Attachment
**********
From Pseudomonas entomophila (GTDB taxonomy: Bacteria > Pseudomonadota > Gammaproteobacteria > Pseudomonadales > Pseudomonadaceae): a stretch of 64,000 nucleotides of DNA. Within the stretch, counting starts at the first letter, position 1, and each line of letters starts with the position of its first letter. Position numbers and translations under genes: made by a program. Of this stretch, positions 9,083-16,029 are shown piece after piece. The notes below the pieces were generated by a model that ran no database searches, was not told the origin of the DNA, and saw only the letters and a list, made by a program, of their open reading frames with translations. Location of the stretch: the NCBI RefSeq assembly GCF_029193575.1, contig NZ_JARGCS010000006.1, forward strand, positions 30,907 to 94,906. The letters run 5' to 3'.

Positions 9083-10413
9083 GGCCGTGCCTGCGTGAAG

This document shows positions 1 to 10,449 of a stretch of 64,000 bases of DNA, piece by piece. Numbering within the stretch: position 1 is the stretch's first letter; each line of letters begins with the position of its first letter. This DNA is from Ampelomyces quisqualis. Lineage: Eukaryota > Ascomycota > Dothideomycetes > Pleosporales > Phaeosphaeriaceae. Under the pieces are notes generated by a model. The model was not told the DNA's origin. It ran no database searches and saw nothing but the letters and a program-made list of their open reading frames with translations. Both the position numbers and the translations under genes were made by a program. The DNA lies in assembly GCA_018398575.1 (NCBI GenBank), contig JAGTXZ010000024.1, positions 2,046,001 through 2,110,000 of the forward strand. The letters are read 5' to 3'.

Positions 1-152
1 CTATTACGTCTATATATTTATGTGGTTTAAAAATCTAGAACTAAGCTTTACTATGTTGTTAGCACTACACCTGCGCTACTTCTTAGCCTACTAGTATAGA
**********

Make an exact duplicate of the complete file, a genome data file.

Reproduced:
From Pseudomonas entomophila (GTDB taxonomy: Bacteria > Pseudomonadota > Gammaproteobacteria > Pseudomonadales > Pseudomonadaceae): a stretch of 64,000 nucleotides of DNA. Within the stretch, counting starts at the first letter, position 1, and each line of letters starts with the position of its first letter. Position numbers and translations under genes: made by a program. Of this stretch, positions 9,083-16,029 are shown piece after piece. The notes below the pieces were generated by a model that ran no database searches, was not told the origin of the DNA, and saw only the letters and a list, made by a program, of their open reading frames with translations. Location of the stretch: the NCBI RefSeq assembly GCF_029193575.1, contig NZ_JARGCS010000006.1, forward strand, positions 30,907 to 94,906. The letters run 5' to 3'.

Positions 9083-10413
9083 GGCCGTGCCTGCGTGAAG

This document shows positions 1 to 10,449 of a stretch of 64,000 bases of DNA, piece by piece. Numbering within the stretch: position 1 is the stretch's first letter; each line of letters begins with the position of its first letter. This DNA is from Ampelomyces quisqualis. Lineage: Eukaryota > Ascomycota > Dothideomycetes > Pleosporales > Phaeosphaeriaceae. Under the pieces are notes generated by a model. The model was not told the DNA's origin. It ran no database searches and saw nothing but the letters and a program-made list of their open reading frames with translations. Both the position numbers and the translations under genes were made by a program. The DNA lies in assembly GCA_018398575.1 (NCBI GenBank), contig JAGTXZ010000024.1, positions 2,046,001 through 2,110,000 of the forward strand. The letters are read 5' to 3'.

Positions 1-152
1 CTATTACGTCTATATATTTATGTGGTTTAAAAATCTAGAACTAAGCTTTACTATGTTGTTAGCACTACACCTGCGCTACTTCTTAGCCTACTAGTATAGA